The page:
February 17, 2013 (KHARTOUM) - The Sudanese Navy and Royal Saudi Naval Forces have conducted their first joint maritime military exercise.
- FILE - A Sudanese navy patrol boat patrols the waters close to where the Iranian Kharg replenishment ship and the Corvette Admiral Naghdi are docked in the Red Sea Sudanese town of Port Sudan on October 31, 2012. (ASHRAF SHAZLY/AFP/Getty Images)
The disclosure was first made by the Commander of the navy base in Port Sudan, Admiral Magdi Sayed Omer, who told Al-Sudani daily newspaper that “the joint exercises will continue until next Thursday”.
He added that the drill comes in the framework of enhancing maritime diplomacy and Red Sea security.
Omer stressed that the current maneuvers are the first of their kind and will form a starting point for joint efforts aimed at securing the Red Sea and strengthening relations between Sudan and Saudi Arabia.
Later the Sudan Armed Forces (SAF) spokesperson Colonel Al-Sawarmi Khalid Sa’ad told state news agency (SUNA) that the purpose of the joint exercise is to train the naval forces in both countries on combating the different kinds of smuggling.
Col. Sa’ad added that Sawarmi said that this is the first exercise of its kind between Sudan and Saudi Arabia stressing that they will continue in the future.
He said that Sudan received two Saudi ships along with an unspecified number of Saudi special forces and marines.
Sudan’s controversial decision to allow two Iranian warships to dock at Port Sudan last October angered its Arab Gulf state neighbours, raising questions about the level of military cooperation between the two countries.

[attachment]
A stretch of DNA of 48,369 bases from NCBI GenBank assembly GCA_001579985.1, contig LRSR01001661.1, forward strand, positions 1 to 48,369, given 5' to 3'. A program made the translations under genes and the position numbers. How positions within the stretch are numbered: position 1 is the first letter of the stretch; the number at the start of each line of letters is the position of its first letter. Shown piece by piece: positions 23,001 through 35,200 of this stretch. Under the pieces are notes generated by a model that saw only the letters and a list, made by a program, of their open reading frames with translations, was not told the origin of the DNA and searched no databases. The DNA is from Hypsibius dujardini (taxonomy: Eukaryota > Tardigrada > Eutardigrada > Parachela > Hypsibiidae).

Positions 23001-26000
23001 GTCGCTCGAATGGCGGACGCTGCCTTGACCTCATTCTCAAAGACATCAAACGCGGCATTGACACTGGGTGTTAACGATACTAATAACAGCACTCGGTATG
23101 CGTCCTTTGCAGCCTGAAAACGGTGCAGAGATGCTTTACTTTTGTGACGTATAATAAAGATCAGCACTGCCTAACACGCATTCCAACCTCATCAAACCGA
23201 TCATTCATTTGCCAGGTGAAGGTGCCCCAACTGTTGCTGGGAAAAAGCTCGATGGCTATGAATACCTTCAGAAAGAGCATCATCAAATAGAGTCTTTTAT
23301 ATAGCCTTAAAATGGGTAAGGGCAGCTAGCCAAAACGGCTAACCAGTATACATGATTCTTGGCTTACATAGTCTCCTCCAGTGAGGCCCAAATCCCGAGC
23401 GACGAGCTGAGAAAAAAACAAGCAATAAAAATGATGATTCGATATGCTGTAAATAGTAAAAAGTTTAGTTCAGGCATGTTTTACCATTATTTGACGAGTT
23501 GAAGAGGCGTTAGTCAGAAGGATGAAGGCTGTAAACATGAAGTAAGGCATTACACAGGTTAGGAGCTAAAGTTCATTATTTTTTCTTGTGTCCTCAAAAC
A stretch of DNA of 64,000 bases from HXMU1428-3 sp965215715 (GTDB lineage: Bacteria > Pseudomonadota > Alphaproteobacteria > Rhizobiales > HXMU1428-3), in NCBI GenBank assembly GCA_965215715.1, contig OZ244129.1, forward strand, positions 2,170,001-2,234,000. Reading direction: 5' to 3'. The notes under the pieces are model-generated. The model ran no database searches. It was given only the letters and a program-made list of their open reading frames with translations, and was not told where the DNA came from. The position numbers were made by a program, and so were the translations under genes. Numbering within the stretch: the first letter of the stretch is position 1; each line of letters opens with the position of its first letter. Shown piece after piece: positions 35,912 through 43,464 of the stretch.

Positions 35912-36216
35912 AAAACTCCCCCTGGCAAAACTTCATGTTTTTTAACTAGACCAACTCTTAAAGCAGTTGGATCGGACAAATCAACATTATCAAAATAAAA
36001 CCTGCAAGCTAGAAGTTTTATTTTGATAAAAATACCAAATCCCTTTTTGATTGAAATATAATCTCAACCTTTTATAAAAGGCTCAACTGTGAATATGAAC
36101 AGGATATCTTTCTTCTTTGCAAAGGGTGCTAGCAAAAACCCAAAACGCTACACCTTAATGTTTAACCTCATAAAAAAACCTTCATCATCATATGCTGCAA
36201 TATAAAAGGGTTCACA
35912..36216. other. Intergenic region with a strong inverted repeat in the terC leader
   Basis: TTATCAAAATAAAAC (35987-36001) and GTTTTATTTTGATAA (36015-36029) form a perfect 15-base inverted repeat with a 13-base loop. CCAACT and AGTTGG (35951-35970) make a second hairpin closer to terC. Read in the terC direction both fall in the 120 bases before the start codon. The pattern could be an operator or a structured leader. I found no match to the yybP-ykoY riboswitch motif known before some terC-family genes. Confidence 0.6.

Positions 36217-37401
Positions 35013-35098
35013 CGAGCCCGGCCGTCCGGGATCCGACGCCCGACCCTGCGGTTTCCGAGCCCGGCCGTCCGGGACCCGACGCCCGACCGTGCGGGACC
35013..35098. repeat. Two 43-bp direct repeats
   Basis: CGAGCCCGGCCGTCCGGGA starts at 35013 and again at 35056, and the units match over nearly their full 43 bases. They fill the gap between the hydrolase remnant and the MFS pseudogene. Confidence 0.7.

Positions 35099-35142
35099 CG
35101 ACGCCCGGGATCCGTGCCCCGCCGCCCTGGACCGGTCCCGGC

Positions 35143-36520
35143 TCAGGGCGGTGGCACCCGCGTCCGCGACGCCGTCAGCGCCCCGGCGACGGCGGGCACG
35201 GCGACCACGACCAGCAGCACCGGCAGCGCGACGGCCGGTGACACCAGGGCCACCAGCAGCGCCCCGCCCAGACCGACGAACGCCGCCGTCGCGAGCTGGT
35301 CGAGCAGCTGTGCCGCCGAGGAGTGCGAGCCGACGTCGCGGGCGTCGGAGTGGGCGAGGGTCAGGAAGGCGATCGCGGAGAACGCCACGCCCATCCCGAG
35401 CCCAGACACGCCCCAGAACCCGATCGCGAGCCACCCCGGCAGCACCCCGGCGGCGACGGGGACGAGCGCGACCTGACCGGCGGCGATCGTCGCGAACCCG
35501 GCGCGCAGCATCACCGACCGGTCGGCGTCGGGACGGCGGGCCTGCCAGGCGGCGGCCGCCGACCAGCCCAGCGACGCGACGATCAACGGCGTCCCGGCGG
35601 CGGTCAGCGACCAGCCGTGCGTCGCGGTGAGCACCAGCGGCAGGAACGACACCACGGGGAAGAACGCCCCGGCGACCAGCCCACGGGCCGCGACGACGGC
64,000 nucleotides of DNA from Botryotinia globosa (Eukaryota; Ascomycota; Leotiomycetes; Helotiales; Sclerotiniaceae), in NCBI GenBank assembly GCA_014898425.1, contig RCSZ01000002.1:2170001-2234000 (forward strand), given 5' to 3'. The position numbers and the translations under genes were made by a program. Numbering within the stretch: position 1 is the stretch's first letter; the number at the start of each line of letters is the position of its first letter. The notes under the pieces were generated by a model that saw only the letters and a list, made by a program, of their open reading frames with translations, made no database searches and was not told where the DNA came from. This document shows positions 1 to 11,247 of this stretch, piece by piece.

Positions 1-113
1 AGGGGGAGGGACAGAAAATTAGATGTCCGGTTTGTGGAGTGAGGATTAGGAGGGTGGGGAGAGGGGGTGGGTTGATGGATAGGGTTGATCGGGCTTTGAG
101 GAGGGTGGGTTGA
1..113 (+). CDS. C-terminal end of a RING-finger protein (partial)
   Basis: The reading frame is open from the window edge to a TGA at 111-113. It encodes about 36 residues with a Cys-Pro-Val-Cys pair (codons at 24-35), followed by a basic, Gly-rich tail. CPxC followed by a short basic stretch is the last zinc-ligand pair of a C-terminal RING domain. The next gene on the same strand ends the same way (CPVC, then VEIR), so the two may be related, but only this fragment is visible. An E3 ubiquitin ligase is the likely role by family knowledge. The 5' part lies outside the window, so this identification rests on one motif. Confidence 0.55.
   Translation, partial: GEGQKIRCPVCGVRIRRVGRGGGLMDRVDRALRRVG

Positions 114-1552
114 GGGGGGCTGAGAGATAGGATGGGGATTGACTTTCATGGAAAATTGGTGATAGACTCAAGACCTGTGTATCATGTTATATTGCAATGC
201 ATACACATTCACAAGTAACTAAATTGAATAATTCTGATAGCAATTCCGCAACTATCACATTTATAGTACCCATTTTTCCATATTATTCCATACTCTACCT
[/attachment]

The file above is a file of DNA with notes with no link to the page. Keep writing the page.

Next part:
The arrival of the Iranian warships coincided with the bombing of Khartoum’s Al-Yarmook military factory rumoured to be linked to Tehran, with the Sudanese government accusing Israel of carrying out the attack.
Khartoum’s links with Tehran have been met with suspicion, particularly in the Gulf.
The Saudi pro-government Al-Riyadh newspaper blasted Khartoum over the Iranian warships, questioning the logic behind the relationship between the two countries in a heavily critical editorial published that month titled “The fall of masks between Iran and Sudan”.
“Bashir’s government resorting to a state that is in political and security odds with most Arab countries has no logical justification,” the newspaper said.
The editorial accused the Sudanese government of “conducting naive policy”, saying it had turned the country, despite its enormous potential, into a marginalised nation that is unable to attract Arab or foreign investors.
The Sudanese army spokesperson told media at the time the arrival of the warships had nothing to do with the destruction of the Al-Yarmook facility, saying the visit was pre-planned before the airstrike and aimed at sharing military expertise.
Khartoum also denied reports that suggested the arms factory was producing Iranian weapons.
Last November, Sudanese foreign minister Ali Karti publicly criticised the government for allowing Iran’s naval warships to dock in Port Sudan, saying the government’s actions were hurting its relations with its Arab Gulf state neighbours.
He also denied that the country received any request from Tehran to forge an alliance aimed at protecting the Red Sea.